Boyet Fernandez
STAR/File
Believing in Boyet Fernandez
THE GAME OF MY LIFE - Bill Velasco (The Philippine Star) - February 3, 2020 - 12:00am

There is nothing overstated about San Beda head coach Boyet Fernandez. In person, he’s soft-spoken, almost muted, shakes hands with a slight bow, and talks like someone from a previous generation. He speaks plainly, and usually after a pause to process his thoughts. It is so unlike the larger than life personalities of many successful basketball coaches. No bluster. That’s one reason why you rarely hear about him in the press. But when you just scratch past the surface, what you find will impress you. Fernandez’s record of winning is the envy of many head coaches at every level. He just does everything at a lower volume, so it’s easy to skip over the growing pile of his achievements.

The young Boyet Fernandez first gained a reputation as a winner as a three-time Negros Occidental Private Schools Sports Cultural Educational Association (NOPSSCEA) seniors basketball champion at Colegio de San Agustin Bacolod from 1986 to 1990. There, he started to develop a reputation as an old school, hard-nosed guard. Stockier than most of his contemporaries, he was never the fleetest or most athletic, but he would run through a wall for a loose ball. That’s an attitude you can’t teach kids.

Fernandez then came to Metro Manila and suited up for Sta. Lucia Realty in the PABL which later became the PBL. There he also sharpened his name as a tough, physical defender. He was recruited for the national pool, and after a stint with the “B” team in the Guam Invitational, he was called up to the main team. There, he played with more well-known early stars of the 1990’s, and was a steadying force on the SEA Games gold medal team of 1993.

That year, he also joined the PBA Rookie Draft, selected an impressive sixth overall by the Sta.Lucia Realtors, another star-studded team. But whereas the likes of Marlou Aquino, Kenneth Duremdes, Dennis Espino, Jun Limpot and others were known for their size or skywalking highlights, Boyet’s brick and mortar style ground game and consistency were eventually noticed. Fernandez also played for Alaska, the RFM franchise and Purefoods, always in the rotation as a valuable lead or back-up guard. Adding new dimensions to his game, he won the PBA All-Star Game Three-Point Shootout twice.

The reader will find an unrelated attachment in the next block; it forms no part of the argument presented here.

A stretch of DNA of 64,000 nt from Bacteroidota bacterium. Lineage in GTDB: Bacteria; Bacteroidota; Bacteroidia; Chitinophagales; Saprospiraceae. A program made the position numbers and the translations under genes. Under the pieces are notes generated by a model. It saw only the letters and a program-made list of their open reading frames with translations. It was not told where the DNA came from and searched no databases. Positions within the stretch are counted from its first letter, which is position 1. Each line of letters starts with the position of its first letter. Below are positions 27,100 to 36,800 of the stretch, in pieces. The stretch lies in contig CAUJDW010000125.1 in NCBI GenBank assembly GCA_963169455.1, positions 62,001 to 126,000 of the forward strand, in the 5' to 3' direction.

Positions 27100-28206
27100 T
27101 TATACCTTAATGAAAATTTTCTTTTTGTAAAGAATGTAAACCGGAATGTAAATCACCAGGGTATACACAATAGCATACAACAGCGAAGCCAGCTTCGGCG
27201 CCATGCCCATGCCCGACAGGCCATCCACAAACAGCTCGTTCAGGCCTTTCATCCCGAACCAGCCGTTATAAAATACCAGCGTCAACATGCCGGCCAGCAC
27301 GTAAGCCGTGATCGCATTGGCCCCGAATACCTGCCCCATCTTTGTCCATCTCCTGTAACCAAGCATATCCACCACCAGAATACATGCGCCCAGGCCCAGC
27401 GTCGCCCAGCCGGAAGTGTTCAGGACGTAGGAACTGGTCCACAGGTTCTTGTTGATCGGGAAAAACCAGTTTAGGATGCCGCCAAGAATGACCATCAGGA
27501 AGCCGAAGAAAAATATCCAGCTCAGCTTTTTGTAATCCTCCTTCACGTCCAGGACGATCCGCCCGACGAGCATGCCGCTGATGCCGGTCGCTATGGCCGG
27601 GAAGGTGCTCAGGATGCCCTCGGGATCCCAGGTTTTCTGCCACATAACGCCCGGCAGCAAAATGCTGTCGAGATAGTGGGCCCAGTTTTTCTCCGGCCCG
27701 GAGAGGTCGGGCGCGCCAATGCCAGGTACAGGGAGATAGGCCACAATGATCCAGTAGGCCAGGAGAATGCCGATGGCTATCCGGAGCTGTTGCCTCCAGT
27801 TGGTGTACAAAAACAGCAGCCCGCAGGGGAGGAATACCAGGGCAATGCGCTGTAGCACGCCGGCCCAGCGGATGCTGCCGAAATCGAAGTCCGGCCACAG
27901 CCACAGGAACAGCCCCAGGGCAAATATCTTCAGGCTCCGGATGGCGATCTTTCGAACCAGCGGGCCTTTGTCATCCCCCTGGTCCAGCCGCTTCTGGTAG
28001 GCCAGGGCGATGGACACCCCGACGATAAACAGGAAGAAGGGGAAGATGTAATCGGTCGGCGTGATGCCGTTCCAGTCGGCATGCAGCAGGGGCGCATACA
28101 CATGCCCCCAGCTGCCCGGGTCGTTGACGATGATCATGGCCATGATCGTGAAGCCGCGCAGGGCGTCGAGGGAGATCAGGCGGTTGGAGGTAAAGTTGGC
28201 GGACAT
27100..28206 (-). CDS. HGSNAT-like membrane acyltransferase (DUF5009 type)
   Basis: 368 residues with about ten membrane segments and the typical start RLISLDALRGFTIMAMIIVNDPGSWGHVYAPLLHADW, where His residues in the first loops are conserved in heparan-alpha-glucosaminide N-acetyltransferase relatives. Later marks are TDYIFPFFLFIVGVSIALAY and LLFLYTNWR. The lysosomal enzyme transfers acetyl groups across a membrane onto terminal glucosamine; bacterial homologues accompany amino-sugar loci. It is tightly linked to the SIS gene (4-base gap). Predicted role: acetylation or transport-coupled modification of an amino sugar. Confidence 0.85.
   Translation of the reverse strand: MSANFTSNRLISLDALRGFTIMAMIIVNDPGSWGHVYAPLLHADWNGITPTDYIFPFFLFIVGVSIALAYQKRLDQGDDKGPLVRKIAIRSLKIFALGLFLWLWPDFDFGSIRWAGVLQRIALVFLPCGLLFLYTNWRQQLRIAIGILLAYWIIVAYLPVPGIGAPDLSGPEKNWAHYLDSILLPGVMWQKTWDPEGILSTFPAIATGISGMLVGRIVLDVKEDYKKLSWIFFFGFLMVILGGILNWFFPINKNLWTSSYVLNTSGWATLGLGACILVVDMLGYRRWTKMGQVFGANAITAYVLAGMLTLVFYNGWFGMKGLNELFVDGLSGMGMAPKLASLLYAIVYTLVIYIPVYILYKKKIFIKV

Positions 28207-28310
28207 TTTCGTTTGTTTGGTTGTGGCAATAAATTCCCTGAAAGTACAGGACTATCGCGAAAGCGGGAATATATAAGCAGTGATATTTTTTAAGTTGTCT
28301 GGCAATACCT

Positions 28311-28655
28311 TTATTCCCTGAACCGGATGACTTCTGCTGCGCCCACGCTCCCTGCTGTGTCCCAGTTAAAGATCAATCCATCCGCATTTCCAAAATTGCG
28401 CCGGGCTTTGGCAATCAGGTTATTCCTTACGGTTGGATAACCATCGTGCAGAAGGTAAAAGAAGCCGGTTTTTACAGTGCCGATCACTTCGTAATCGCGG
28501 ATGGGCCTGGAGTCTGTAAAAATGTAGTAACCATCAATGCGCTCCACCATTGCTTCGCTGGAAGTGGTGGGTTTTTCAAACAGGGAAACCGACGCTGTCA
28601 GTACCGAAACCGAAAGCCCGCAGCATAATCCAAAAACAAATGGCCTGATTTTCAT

Upon retiring, Fernandez expanded his repertoire into coaching, and was given an assistant coach spot with the Realtors. The tough guard simultaneously led RCBC to winning or placing in the Bankers Athletic Association every year from 2006 to 2010. In August or 2007, he ascended to head coach of the Realtors.

“For me, it’s very simple,” Fernandez told The STAR. “You give the players what they need to get better, and get them to buy into the system you’re implementing. And if there are any problems, solve them among the members of the team.”

In the next few seasons, Sta. Lucia won an All-Filipino Conference championship, Fernandez coached the South All-Stars to a win in the PBA All-Star Game, and he was named the 2008 PBA Press Corps Coach of the Year.

In February of 2014, Fernandez took on the head coaching job with the fledgling NLEX Road Warriors in the PBA Developmental League, and promptly guided the team to six championships in seven straight finals appearances, a remarkable run just on the face of it. Then, the Red Lions called, and Fernandez got even more out of his players. In 2017, he transferred to the Cignal HD squad, and took the Hawkeyes to consecutive finals appearances and championships, as well. All these achievements, the public seems to have forgotten.  

Since 2016, Boyet has been coaching San Beda, and has regularly made the finals in the NCAA tournament, the Fil-Oil Tournament, and the Philippine Collegiate Champions League, as if he had a reserved seat. San Beda won back-to-back NCAA seniors crowns, Fernandez got back-to-back Coach of the Year awards.

In the last season, the Red Lions were considerable underdogs, given that they had lost key players to graduation and the PBA, including rare gems like Robert Bolick. And yet, the team – under him – didn’t skip a beat, sweeping tournaments and booking another seat in the NCAA Finals, where they lost to the deserving Letran Knights. For this writer, taking this particular team that far may be as impressive as winning it all with more talent-laden units.

Boyet Fernandez’ teams have won so much so often, some observers have gotten spoiled. Others have settled into a ho-hum “what has he done for me lately” attitude. But when you take a closer look, the man has made the best out of everything – and everyone – given to him. He just doesn’t like to toot his own horn.

BOYET FERNANDEZ
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